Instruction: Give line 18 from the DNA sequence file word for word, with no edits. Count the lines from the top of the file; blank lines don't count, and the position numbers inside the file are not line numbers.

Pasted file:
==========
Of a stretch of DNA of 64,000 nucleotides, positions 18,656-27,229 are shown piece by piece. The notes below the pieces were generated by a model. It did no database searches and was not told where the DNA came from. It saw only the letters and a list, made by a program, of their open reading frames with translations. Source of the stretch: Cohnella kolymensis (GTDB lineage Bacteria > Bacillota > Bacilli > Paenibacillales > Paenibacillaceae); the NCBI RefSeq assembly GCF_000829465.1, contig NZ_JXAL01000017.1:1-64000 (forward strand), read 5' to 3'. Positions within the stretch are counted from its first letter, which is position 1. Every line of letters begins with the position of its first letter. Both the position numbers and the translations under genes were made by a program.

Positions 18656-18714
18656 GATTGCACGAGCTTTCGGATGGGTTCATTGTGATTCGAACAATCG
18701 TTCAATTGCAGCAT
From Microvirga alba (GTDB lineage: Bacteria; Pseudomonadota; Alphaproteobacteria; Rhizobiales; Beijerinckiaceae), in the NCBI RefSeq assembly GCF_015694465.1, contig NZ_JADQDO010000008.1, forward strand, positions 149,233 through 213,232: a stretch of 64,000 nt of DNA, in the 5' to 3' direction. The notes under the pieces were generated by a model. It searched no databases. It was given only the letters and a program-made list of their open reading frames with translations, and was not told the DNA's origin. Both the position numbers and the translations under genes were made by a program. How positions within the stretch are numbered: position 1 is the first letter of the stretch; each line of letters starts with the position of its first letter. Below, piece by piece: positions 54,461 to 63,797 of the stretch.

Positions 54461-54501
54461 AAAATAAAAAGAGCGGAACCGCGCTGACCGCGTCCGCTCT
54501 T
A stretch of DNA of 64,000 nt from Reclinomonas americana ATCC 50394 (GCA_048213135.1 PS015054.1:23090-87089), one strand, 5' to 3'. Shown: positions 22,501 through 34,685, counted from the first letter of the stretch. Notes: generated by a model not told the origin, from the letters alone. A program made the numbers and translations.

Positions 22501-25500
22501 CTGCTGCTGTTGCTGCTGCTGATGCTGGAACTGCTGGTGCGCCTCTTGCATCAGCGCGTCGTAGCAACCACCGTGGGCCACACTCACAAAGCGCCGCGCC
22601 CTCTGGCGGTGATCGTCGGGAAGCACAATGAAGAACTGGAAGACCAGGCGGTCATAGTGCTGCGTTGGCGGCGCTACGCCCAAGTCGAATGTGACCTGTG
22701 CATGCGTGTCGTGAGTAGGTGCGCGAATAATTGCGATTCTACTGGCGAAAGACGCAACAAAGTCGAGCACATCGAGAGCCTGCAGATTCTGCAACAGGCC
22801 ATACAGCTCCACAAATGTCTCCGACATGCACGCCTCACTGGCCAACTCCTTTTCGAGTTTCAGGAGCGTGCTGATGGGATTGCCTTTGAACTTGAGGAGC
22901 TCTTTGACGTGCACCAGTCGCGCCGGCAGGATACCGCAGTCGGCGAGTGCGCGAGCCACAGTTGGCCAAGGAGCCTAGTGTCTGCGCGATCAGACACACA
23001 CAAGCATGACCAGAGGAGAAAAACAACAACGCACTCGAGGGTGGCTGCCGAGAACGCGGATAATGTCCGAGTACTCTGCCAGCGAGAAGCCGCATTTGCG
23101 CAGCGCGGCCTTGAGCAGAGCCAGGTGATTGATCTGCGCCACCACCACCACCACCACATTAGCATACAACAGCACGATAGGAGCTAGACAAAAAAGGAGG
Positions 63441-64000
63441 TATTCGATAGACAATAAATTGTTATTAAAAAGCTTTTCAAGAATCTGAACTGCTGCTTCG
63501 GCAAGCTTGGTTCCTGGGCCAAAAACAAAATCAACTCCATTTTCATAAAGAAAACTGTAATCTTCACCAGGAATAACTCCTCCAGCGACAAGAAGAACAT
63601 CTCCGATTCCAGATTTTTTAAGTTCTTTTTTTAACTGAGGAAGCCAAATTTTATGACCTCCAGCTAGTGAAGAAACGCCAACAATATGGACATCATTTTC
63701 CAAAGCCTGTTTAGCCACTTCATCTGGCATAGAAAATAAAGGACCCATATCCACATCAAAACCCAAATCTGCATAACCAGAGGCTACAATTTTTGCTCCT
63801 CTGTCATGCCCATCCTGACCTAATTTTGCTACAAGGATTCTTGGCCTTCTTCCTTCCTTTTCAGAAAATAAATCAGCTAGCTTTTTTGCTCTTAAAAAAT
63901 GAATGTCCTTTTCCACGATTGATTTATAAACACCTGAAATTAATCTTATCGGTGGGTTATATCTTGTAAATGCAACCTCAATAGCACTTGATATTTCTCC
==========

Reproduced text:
Positions 63441-64000